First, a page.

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Our most popular makerspace/STEM/Library of Things

As of April 2018, we did a kit circulation report.  We had 106 kits which have circulated 1,047 times since it's inception in 2015.  Here is the top 10 list of most circulated. These include hobby kits, puzzles, cake pans, instruments, science robots/STEM, and American Girl dolls.

The ukulele kits (we have one soprano and one concert kit) have been around the longest and have circulated 106 times total.  Just remember someone should change the strings yearly and definitely include a tuner (we like the snark) as new strings on a uke take a while to break in.

Surprisingly our meditation toolbox comes in second with 51 checkouts.  It is just some CDs and a DVD.  This one has also been around since the inception of our kits.


Next up is our virtual reality headset toolbox.  It is a Homido Virtual Reality headset. If that is too pricey, I recommend Google Cardboard. 


Our sewing machine comes in 5th. 

Knitting is a great idea for a toolbox and very popular but limit the number of needles…
Recent posts

New ideas for Circulation-Library of Things/ Makerspace Kits

The DFL currently experiments with hobby, STEAM, and Technology kits that are housed both in the adult section and the kids room. These kits include musical instruments, video equipment, puzzles, cake plans, robots, looms, and more available for checkout.  The kits are bought using our Amazon prime account, under the supervision of the head of circulation using a special makerspace kit budget and backed up by a kit committee made up of various departments to streamline the process. 
The kits with the most holds by far have been the Retro Nintendo and Super Nintendo Classic which were small batch pre-Christmas releases for the last two years.  Rather than blowing the dirt out of your old cartridges, these consoles have games built in for your playing pleasure. According to Walmart, the Nintendo "classics" are on sale as of today.  Our kit contains a small palm sized console, 2 controllers (try to upgrade wireless ones if you can), an ac adapter, and, I recommend, a carrying …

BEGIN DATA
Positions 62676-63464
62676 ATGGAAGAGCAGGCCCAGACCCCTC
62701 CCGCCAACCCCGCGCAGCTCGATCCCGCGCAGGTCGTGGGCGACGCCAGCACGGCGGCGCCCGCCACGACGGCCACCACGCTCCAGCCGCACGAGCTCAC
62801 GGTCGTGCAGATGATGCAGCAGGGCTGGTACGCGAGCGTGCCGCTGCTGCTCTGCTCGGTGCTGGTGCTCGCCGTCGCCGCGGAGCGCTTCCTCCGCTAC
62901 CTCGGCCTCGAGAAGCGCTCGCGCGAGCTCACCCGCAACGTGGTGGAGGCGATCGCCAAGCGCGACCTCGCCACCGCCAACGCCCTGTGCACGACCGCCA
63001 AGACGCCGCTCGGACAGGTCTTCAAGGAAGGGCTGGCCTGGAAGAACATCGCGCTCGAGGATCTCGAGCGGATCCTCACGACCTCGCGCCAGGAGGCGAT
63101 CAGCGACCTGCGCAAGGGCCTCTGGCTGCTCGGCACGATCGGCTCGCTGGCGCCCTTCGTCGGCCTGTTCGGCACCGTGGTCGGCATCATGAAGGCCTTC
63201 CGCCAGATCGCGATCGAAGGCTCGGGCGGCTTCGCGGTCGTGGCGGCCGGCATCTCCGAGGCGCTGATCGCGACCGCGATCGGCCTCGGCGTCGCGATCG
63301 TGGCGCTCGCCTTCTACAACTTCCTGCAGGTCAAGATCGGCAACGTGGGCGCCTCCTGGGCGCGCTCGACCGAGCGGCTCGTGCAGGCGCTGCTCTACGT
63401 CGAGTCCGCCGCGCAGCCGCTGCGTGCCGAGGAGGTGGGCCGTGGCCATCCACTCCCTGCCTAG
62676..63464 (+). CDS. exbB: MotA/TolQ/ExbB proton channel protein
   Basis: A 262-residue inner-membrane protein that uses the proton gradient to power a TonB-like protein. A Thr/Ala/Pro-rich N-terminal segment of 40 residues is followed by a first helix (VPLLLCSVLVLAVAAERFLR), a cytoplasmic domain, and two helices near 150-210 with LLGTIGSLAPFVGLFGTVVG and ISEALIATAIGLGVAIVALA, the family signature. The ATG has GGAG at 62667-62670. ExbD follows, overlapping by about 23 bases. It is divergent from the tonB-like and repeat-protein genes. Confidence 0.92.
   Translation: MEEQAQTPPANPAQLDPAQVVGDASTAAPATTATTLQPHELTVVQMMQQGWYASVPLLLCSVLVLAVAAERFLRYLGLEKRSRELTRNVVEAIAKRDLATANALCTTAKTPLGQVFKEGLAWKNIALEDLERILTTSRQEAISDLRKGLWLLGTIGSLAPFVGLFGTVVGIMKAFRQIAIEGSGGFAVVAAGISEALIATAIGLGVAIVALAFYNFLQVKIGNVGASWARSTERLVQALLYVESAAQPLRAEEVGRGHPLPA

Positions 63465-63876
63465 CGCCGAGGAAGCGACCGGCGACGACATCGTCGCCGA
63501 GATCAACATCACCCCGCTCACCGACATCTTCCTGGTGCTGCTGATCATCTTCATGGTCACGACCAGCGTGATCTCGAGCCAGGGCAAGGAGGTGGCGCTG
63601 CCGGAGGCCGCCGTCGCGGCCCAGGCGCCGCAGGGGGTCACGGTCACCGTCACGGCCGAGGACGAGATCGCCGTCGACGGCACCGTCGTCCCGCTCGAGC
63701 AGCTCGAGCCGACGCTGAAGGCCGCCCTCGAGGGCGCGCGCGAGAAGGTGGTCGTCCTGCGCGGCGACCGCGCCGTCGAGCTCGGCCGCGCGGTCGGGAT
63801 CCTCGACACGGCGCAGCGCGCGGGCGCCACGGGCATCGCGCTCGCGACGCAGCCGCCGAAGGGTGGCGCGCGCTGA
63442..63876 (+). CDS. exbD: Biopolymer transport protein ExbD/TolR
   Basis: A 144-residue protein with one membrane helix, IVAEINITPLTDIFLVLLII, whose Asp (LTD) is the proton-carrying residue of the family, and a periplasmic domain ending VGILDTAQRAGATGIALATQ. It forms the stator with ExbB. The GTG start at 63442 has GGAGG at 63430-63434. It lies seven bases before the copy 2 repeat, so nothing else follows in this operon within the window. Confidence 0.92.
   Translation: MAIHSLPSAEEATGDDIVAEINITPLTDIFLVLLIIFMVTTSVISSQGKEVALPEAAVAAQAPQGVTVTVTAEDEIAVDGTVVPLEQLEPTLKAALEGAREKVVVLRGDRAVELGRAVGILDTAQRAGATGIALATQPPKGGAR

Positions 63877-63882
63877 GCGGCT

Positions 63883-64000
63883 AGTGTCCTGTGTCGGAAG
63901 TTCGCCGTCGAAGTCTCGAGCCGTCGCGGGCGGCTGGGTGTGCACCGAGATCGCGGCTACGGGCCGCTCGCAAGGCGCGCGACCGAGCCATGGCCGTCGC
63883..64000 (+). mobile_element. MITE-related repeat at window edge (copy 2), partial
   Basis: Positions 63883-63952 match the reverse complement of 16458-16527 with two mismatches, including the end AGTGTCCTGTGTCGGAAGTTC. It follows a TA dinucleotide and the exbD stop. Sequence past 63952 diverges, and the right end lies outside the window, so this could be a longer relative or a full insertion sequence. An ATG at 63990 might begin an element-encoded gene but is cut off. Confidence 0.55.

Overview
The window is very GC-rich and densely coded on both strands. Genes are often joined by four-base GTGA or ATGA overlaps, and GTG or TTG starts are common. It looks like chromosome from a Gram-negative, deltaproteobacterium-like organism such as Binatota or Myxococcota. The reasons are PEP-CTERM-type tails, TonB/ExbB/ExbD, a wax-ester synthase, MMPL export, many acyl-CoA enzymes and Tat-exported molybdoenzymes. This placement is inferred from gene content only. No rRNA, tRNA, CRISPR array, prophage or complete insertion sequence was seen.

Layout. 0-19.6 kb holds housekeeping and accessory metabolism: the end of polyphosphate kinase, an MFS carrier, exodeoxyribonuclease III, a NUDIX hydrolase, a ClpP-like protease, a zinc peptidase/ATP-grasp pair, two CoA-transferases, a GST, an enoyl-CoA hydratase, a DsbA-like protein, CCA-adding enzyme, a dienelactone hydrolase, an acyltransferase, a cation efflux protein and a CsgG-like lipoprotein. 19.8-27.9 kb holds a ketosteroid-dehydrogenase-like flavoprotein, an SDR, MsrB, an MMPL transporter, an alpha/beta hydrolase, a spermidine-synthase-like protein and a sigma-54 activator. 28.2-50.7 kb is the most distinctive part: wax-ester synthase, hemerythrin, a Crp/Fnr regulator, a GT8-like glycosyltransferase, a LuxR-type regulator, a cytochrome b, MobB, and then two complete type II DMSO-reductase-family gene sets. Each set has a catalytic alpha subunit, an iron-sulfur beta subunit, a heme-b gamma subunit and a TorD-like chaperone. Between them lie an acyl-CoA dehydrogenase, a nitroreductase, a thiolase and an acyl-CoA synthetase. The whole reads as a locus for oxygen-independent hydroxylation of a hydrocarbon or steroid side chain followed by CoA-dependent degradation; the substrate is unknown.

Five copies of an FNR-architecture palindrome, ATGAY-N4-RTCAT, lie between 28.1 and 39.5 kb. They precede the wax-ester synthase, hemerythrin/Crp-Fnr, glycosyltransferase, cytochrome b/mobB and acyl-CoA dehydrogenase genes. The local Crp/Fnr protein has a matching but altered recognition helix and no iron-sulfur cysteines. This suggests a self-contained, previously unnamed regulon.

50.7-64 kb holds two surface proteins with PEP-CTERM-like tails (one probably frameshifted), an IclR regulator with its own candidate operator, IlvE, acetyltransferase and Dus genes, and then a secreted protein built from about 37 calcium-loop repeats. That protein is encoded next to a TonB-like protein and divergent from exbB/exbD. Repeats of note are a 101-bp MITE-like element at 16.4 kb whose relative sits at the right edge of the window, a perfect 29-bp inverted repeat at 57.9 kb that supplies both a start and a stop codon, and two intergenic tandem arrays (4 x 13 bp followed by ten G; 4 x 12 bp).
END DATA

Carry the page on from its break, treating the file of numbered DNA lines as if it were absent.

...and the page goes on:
Nintendo Labo

Sorry readers! I have been newly promoted to Head of Children's Department at my current library and have not had too much time to experiment in Makerspace land...HOWEVER....

I did go to Gamestop to drool over buying a Nintendo Switch because I love Super Mario games and noticed this....


Even Nintendo has jumped on the makerspace train with LABO. I don't think it would hold up as a checkout-able kit but if you do have a Nintendo Switch as a gaming cart or program item at your library it would be a neat thing to display or build one of the kits with a small group. If you don't want to spend the money to purchase the official kit, maybe kids can be encouraged to create their own cardboard inventions for the Switch using Makedos instead?

I actually made it out of the store without buying the Switch....FOR NOW...

3D Printing and Fiber Arts Come Together

We've been getting into needle felting lately at the library. It is really amazing what someone can make just by stabbing wool over and over again...talk about stress relief from crafting!!

One beginners tip is using cookie cutters when you are first starting out to make easy shapes.  So why not 3D print our own cookie cutters?  Here's one of a cat face I found from Yeggi:  It took about an hour to print actual size on our Ultimaker 2.